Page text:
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Reviewed by:
  • Approaching the Land of Bliss: Religious Praxis in the Cult of Amitābha
  • James L. Ford
Approaching the Land of Bliss: Religious Praxis in the Cult of Amitābha. Edited by Richard K. Payne and Kenneth K. Tanaka. Kuroda Institute Studies in East Asian Buddhism 17. Honolulu: University of Hawai'i Press, 2004. Pp. 328 . Cloth $32.00.

For most scholars even tenuously familiar with Asian religions, Pure Land Buddhism often brings to mind the charismatic figures of Hōnen and Shinran, "founders" of [End Page 277] two Pure Land sects (Jōdoshū and Jōdo Shinshū) of medieval Japan. Virtually every introductory text concludes its summary of Pure Land forms by recounting the radical teaching of these two: their overt rejection of the traditional Buddhist path of diligent effort, acquisition of virtue, and mental purification and that only the recitation of the mantra-like nenbutsu yields birth in Amitābha's heaven-like Pure Land. Pure Land Buddhism is, according to this normative understanding, the exclusivistic exception to Buddhism's general inclusivism.

Approaching the Land of Bliss: Religious Praxis in the Cult of Amitābha, edited ably by Richard Payne and Kenneth Tanaka, is a welcomed correction to this received interpretation. Rather than emphasizing a normative sectarian Pure Land Buddhism, the broad range of studies herein reveal the diversity of primarily nonsectarian practices devoted to, and doctrinal interpretations of, Amitābha and his pure realm Sukhāvatī. We begin to see how in various contexts, within both Mahāyāna and Vajrayāna forms of Buddhism, Amitābha became an axis of interpretation in the reimagining of Buddhist liberation, yielding different, sometimes contradictory meanings. And vital to understanding this concept is the doctrinal, literary, ritual, social, and even political context of its usage and appropriation. Along the way, we also gain important insights into the construction of orthodoxy, both doctrinal and scholastic, and the sociohistorical location of religious practices in general. This collection also reflects an important shift in Buddhist studies from the traditional focus on texts, doctrines, and nations to one on cultic practices, which, the book's jacket states, "more accurately reflects the organizing themes for most Buddhists."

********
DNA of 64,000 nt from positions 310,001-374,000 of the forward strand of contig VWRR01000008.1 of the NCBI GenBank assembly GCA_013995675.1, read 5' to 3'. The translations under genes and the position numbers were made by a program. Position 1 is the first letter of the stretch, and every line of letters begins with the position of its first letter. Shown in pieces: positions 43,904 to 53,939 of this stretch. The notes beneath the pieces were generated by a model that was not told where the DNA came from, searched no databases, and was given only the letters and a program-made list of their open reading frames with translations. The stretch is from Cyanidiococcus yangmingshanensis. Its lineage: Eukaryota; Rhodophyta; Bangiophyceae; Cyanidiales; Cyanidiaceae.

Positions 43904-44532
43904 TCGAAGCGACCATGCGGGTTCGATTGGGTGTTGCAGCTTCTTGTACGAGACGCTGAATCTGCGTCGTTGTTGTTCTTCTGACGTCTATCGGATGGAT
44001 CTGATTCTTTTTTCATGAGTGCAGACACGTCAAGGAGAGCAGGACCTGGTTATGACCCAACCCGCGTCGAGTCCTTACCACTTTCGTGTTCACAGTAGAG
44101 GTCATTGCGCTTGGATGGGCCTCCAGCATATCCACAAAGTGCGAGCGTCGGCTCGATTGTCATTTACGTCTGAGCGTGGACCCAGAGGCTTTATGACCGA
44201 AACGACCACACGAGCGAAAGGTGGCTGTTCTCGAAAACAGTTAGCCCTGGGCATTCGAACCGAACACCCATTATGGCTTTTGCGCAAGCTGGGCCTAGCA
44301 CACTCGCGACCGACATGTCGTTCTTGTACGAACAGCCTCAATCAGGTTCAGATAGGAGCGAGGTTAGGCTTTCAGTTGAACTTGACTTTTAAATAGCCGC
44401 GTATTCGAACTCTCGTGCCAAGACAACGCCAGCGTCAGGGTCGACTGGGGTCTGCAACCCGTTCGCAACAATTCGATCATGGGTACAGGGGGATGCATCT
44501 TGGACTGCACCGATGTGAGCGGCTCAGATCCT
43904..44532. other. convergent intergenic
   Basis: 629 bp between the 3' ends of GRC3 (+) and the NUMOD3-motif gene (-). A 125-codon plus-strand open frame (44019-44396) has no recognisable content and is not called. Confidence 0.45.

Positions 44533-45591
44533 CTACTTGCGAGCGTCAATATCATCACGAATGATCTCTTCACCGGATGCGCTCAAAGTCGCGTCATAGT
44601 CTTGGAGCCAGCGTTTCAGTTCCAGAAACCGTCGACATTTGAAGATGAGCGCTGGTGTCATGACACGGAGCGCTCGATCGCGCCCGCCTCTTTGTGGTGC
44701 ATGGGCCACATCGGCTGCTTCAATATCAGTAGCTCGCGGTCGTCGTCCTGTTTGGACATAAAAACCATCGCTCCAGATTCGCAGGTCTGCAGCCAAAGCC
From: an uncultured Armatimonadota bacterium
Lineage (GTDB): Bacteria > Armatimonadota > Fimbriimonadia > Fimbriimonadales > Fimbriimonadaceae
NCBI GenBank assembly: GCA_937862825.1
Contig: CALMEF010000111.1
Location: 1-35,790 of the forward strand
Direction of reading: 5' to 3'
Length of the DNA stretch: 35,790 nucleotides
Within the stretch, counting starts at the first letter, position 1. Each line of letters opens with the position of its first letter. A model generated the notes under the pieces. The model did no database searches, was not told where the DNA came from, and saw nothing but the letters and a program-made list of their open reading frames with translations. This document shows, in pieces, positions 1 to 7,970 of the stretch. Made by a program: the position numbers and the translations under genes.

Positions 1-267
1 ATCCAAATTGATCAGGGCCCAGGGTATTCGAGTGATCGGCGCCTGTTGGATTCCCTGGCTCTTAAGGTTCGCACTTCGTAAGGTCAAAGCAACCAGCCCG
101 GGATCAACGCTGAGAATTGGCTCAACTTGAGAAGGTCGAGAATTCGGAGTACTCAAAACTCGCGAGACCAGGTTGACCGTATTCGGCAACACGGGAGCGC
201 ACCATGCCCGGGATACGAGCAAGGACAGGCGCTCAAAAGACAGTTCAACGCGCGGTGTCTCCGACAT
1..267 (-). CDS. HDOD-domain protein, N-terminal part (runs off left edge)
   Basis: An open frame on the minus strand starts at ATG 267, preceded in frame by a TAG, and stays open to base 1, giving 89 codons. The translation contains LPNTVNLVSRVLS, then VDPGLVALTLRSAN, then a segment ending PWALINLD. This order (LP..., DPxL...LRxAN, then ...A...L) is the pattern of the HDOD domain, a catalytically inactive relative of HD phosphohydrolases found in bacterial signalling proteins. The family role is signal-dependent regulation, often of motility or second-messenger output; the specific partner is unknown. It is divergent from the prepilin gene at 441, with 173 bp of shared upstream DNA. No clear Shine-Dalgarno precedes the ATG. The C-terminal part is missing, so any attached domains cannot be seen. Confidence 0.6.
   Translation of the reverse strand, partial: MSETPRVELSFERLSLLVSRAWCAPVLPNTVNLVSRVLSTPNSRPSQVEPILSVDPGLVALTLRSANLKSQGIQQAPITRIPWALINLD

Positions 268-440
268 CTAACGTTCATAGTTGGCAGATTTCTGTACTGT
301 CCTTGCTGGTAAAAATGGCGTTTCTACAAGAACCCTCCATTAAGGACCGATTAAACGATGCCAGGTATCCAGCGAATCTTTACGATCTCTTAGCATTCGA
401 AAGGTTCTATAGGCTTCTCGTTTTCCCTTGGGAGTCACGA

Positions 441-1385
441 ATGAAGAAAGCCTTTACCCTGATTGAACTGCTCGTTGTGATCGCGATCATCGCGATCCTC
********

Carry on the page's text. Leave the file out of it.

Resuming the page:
There is no obvious logic to the order of the essays, nor is there space here to review each one in detail. Consequently, I will focus on three important themes that I (and the editors) see running through the volume. The first highlights the appearance of Amitābha and Sukhāvatī in a wide range of Mahāyāna and Vajrayāna forms of Buddhism. Matthew Kapstein, for example, reveals that despite the relative neglect of "Amidism" in Tibetan studies, Amitābha was integral to Tibetan tradition and praxis. He documents the appearance of devotional and ritual traditions expressing aspiration for Sukhāvatī around the twelfth century, due in part to growing soteriological concerns related to the degenerate age and to an emerging belief in Amitābha as the patron Buddha of Tibet. James Sanford demonstrates the importance of Amitābha in Kakuban's (1095-1143) Shingi (New Doctrine) school of esoteric Shingon Buddhism in Japan. He also highlights Kakuban's decidedly nondual and immanental interpretation of the Pure Land. Finally, Todd Lewis shows that Amitābha devotion is present in various forms of Newar Buddhism including stupa worship, cultic devotions to Avalokiteśvara, and various lay rituals. In all of these cases, Amitābha devotion does not constitute a separate sectarian identity.

A second theme underscores the variety of practices that involve Amitābha. The essays noted above highlight lay praxis in various regional devotional forms such as nenbutsu recitation, stupa worship, and other lay rituals. Jacqueline Stone traces the major developments in Pure Land deathbed practices in early medieval Japan. These included recitation support groups (e.g., the Samādhi Assembly of Twenty-Five established on Mt. Hiei), camp priests assisting dying warriors, and [End Page 278] even ritual suicide. Hank Glassman traces the origin and development of the cult of Chū jōhime—a daughter whose mother dies, curses her, and demands saving—through the medieval period in Japan. Glassman emphasizes the creative power of performance, "through which preachers made saints flesh and blood...


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